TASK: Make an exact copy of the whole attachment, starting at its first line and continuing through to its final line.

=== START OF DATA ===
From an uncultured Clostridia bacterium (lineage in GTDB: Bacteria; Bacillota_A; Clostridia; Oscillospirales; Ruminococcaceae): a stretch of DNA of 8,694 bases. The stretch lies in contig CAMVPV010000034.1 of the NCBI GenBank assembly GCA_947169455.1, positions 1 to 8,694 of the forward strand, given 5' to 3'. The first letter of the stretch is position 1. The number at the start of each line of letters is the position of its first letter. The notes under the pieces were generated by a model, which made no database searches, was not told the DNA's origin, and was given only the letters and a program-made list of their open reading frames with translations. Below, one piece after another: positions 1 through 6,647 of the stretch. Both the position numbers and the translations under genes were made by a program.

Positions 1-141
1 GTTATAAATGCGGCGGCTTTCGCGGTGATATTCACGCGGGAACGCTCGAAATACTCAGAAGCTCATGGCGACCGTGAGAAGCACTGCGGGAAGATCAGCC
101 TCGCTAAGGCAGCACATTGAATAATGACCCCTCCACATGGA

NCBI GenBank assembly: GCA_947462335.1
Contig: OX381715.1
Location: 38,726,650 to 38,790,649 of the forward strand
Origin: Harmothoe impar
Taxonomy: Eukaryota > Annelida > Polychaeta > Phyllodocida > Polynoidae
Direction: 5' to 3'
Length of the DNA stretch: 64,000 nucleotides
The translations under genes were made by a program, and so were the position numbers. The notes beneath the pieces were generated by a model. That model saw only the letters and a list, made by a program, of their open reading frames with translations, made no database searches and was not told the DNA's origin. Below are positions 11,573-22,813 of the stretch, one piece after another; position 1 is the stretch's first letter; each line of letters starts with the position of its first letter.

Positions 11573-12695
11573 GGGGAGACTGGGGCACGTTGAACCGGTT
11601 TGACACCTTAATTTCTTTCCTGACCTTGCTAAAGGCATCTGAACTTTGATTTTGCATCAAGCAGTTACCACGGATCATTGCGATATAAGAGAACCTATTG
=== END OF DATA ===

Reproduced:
From an uncultured Clostridia bacterium (lineage in GTDB: Bacteria; Bacillota_A; Clostridia; Oscillospirales; Ruminococcaceae): a stretch of DNA of 8,694 bases. The stretch lies in contig CAMVPV010000034.1 of the NCBI GenBank assembly GCA_947169455.1, positions 1 to 8,694 of the forward strand, given 5' to 3'. The first letter of the stretch is position 1. The number at the start of each line of letters is the position of its first letter. The notes under the pieces were generated by a model, which made no database searches, was not told the DNA's origin, and was given only the letters and a program-made list of their open reading frames with translations. Below, one piece after another: positions 1 through 6,647 of the stretch. Both the position numbers and the translations under genes were made by a program.

Positions 1-141
1 GTTATAAATGCGGCGGCTTTCGCGGTGATATTCACGCGGGAACGCTCGAAATACTCAGAAGCTCATGGCGACCGTGAGAAGCACTGCGGGAAGATCAGCC
101 TCGCTAAGGCAGCACATTGAATAATGACCCCTCCACATGGA

NCBI GenBank assembly: GCA_947462335.1
Contig: OX381715.1
Location: 38,726,650 to 38,790,649 of the forward strand
Origin: Harmothoe impar
Taxonomy: Eukaryota > Annelida > Polychaeta > Phyllodocida > Polynoidae
Direction: 5' to 3'
Length of the DNA stretch: 64,000 nucleotides
The translations under genes were made by a program, and so were the position numbers. The notes beneath the pieces were generated by a model. That model saw only the letters and a list, made by a program, of their open reading frames with translations, made no database searches and was not told the DNA's origin. Below are positions 11,573-22,813 of the stretch, one piece after another; position 1 is the stretch's first letter; each line of letters starts with the position of its first letter.

Positions 11573-12695
11573 GGGGAGACTGGGGCACGTTGAACCGGTT
11601 TGACACCTTAATTTCTTTCCTGACCTTGCTAAAGGCATCTGAACTTTGATTTTGCATCAAGCAGTTACCACGGATCATTGCGATATAAGAGAACCTATTG